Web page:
A total of 2,603 voters went to the ballot boxes; which is 58.46 percent of eligible inhabitants. Out of that, 96.67 percent, i.e. 2,501 inhabitants, were against, chair of the referendum committee Teodor Bodo confirmed for the TASR newswire.
The Slovak government recently made an agreement with Austria on placing 500 refugees seeking asylum in Austria on a temporary basis at the Gabčíkovo facility of the Slovak University of Technology in Bratislava which in the past also served as a refugee camp. Slovakia will provide food and shelter to the migrants while their asylum procedures are being dealt with in Austria, according to the deal sealed on July 21 between Slovak Interior Minister Robert Kaliňák and his Austrian counterpart Johanna Mikl-Leitner, the Sme daily wrote. Refugees will come from the camp in Traiskirchen.
Of the 2,600 ballots, 2,587 were valid, and 13 invalid; with 3.32 percent of participating voters actually approving the arrival of refugees, the SITA newswire wrote.
“People want to live in peace and security,” mayor Ivan Fenes told TASR. “The referendum was announced following a petition that was signed by 3,148 people.” Gabčíkovo has 4,300 voters.
Fenes conceded that there were refugees in Gabčikovo in the past, but “times were different back then”. “Times are far more tumultuous now, especially abroad. Problems emerged when there were more than 800 refugees; we also registered pretty serious problems then. Even 100 refugees would be too many for a village with 5,000 inhabitants,” the mayor said, adding that the locals were happy when the facility was shut down for refugees six years ago.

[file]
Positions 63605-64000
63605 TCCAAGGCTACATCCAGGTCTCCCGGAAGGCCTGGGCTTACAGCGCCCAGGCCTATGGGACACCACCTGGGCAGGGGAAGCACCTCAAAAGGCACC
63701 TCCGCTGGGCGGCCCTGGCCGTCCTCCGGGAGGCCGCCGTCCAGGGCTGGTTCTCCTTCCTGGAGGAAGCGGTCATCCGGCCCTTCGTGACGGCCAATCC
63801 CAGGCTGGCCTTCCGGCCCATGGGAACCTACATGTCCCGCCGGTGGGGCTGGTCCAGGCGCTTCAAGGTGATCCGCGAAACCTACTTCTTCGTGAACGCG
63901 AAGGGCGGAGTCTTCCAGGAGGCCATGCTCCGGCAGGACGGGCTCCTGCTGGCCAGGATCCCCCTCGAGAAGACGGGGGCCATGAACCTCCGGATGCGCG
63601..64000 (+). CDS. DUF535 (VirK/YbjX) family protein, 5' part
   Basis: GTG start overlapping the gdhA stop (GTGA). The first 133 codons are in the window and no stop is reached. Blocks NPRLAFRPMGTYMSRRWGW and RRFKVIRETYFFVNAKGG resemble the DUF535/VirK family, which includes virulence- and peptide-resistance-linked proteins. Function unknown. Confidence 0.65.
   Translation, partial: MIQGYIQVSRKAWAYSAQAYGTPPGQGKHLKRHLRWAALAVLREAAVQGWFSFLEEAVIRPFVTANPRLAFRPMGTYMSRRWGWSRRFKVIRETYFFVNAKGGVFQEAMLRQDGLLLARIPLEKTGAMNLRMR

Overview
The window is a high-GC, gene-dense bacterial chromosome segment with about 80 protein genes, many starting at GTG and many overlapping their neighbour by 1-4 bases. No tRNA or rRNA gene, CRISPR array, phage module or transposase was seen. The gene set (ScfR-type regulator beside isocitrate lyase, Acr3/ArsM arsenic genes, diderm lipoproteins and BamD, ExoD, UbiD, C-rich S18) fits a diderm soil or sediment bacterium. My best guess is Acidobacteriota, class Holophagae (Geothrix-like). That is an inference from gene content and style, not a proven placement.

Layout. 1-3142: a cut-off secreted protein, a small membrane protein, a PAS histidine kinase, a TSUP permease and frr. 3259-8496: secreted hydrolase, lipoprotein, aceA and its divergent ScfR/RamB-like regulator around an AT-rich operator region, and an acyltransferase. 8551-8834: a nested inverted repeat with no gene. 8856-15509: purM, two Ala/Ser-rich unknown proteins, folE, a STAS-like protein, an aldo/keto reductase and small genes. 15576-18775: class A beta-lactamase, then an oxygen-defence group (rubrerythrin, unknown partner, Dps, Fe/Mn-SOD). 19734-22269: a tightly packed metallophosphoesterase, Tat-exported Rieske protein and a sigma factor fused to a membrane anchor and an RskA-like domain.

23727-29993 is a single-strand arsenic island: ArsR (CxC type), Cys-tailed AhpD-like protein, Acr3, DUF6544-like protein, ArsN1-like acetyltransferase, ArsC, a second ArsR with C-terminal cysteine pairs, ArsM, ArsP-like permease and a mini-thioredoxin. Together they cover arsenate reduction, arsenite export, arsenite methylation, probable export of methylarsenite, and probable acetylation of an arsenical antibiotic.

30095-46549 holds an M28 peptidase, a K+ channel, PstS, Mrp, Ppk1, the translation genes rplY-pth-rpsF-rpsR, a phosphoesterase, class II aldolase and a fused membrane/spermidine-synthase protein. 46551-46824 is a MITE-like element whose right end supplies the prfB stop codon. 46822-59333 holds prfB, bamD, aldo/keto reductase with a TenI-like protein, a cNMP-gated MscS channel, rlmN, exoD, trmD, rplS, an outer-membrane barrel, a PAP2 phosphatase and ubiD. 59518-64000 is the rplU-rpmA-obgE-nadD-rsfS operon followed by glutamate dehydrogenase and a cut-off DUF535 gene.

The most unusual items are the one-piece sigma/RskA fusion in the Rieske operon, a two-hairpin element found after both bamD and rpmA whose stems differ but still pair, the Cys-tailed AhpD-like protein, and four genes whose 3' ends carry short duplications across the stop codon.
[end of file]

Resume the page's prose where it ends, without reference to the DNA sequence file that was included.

A local referendum is a matter of self-administration, and does not fall under remit of the Interior Ministry. Michaela Paulenová of the ministry told SITA. On the other hand, the ministry is also not bound by its results. Nevertheless, a few days ago the Interior Ministry declared that the results of the local referendum won't be binding for the state.
The referendum went against the decision of public authorities, constitutional lawyer Peter Kresák opined for SITA, adding that the state power then does not respect a valid referendum. However, Slovakia has no law that would make results of a local referendum, binding for the state. Kresák, who was a Constitutional Court judge, a representative of Slovakia before the European Court for Human Rights as well as a lawyer of the Office of the UN High Commissioner for Refugees, cited another case, concerning a local name of a municipality of Tešedíkovo, in which inhabitants wanted the name to return to Pered – which had been used previously for more than 700 years. Two successful referendums were organised in Tešedíkovo but the Slovak government did not yield and did not agree with the name change.
Meanwhile, Police Corps president Tibor Gašpar has announced that the police will increase their presence in Gabčíkovo, with an additional ten officers set to be allocated to the local police station, while an emergency motorised unit from Trnava will also be tasked to patrol the village.
The exact time when the first 250 asylum seekers should arrive is not yet known.
3. Aug 2015 at 13:17 | Compiled by Spectator staff